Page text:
Head Games: How Visual Illusions Improve Sports Performance

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It’s that time of year again. March Madness is around the corner and athletes — and inspired fans — are aiming to improve their performance on the court. It turns out, the secret to game-time success may lie in players’ imaginations.

A new study finds that athletes are more likely to score when they think their target — be it a basket or golf hole — is larger than it really is.

Researchers from Purdue University studied 36 college students putting into a golf hole up a ramp. Using a projector, the researchers created an optical illusion that showed a ring of circles around the golf hole which altered its perceived size. In the first trial, they projected a ring of 11 small circles that made the golf hole look larger in comparison. In the second trial, they projected five large circles that made the hole look smaller. Each student putted 10 times in each trial.

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The findings showed that the students were 10% more likely to sink their putts when they thought the golf hole looked larger. “That’s one stroke,” study author Dr. Jessica Witt, psychological scientist at Purdue University, said in a statement. “In a professional setting, that could make a huge difference.”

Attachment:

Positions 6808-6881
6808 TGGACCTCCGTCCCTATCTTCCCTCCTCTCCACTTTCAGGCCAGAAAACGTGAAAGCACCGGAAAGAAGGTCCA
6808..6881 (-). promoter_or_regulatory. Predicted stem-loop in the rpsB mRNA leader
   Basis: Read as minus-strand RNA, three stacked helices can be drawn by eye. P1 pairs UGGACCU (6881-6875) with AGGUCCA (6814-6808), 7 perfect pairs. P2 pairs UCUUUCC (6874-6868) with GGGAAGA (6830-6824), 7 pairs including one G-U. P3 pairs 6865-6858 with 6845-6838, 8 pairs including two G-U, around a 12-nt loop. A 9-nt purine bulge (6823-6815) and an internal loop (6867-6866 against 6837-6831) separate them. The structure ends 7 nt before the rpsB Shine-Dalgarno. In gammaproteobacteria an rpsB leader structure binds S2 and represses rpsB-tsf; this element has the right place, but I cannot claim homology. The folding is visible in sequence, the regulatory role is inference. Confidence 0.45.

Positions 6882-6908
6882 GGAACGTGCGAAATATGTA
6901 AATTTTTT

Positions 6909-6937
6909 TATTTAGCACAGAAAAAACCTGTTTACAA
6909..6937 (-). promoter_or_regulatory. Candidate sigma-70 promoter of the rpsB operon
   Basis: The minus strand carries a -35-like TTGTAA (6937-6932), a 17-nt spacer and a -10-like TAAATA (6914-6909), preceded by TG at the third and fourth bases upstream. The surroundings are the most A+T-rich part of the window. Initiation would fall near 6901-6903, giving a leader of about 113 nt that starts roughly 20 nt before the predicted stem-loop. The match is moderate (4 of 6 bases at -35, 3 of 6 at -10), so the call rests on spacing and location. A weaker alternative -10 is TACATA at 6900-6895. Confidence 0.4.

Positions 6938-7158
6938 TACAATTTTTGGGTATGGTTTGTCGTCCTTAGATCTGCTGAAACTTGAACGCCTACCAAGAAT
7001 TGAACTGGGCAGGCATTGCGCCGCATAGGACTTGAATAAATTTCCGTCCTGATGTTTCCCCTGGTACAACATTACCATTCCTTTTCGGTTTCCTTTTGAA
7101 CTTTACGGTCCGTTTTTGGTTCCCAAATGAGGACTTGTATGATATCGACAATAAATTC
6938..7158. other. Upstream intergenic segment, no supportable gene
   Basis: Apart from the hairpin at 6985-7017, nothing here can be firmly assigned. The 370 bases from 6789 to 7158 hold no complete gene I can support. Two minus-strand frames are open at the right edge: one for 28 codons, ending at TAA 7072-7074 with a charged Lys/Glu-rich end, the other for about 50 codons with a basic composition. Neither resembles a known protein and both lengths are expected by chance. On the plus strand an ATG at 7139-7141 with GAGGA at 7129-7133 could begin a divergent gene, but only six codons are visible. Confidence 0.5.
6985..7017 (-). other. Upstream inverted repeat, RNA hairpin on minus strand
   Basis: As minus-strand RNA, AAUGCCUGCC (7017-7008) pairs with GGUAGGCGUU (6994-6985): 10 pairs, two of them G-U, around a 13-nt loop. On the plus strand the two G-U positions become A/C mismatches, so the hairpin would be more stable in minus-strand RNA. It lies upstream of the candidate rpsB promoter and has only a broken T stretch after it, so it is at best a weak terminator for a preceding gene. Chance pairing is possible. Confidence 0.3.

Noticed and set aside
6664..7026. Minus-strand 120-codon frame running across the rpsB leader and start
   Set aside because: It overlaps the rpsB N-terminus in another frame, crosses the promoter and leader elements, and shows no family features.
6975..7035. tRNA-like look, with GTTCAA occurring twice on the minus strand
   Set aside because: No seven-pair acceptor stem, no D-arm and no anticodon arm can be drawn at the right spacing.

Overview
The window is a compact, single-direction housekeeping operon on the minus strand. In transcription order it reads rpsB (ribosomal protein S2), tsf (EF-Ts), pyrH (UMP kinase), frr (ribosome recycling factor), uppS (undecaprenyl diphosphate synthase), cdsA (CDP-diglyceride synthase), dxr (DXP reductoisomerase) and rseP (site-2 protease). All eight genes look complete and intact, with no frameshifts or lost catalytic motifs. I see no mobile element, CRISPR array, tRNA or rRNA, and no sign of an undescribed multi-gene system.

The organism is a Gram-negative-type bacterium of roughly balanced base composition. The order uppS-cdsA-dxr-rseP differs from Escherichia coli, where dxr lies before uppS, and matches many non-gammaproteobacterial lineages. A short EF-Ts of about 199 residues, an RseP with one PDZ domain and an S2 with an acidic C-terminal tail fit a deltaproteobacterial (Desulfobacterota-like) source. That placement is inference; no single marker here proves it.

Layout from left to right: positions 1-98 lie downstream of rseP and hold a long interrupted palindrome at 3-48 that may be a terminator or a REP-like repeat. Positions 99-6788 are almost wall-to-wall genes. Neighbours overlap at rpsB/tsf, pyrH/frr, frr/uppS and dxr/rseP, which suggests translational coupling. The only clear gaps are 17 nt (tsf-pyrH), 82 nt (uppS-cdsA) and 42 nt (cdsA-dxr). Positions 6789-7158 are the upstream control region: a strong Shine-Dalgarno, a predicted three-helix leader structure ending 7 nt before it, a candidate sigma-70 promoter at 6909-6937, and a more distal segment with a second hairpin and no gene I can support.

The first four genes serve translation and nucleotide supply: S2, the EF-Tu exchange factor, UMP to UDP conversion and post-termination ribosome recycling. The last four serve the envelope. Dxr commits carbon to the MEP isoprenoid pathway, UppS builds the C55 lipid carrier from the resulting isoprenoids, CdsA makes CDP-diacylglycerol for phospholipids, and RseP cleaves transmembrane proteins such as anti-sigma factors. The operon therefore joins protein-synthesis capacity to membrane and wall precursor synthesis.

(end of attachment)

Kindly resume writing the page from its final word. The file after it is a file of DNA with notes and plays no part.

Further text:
According to the researchers, an increase in the apparent size of the target may increase participants’ confidence in their abilities and improve their performance.

This isn’t the first time researchers have found that perception and performance are related. In a 2005 study, Witt discovered that softball players who were hitting better than others judged the ball as bigger. Similarly, in a 2010 study of tennis players, participants who were hitting better estimated balls to be moving slower and the midline net to be lower in height. Those who were playing poorly in both studies reported the opposite.

As George Scott, a first baseman for the Boston Red Sox, once said: “When you’re hitting the ball [well], it comes at you looking like a grapefruit. When you’re not, it looks like a blackeyed pea.”

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So what can March Madness players and fans take away from the latest study? According to the researchers, imagining that the hoop is larger could improve the performance of an athlete in a slump. Conversely, visual distractions could make it harder for players to scale the basket appropriately. So fans in the stands should bring their own A-game. Whether or not wild cheering and waving a big foam finger behind the net can guarantee your home team’s win, it’s worth a shot.

The new study was published online in the journal Psychological Science.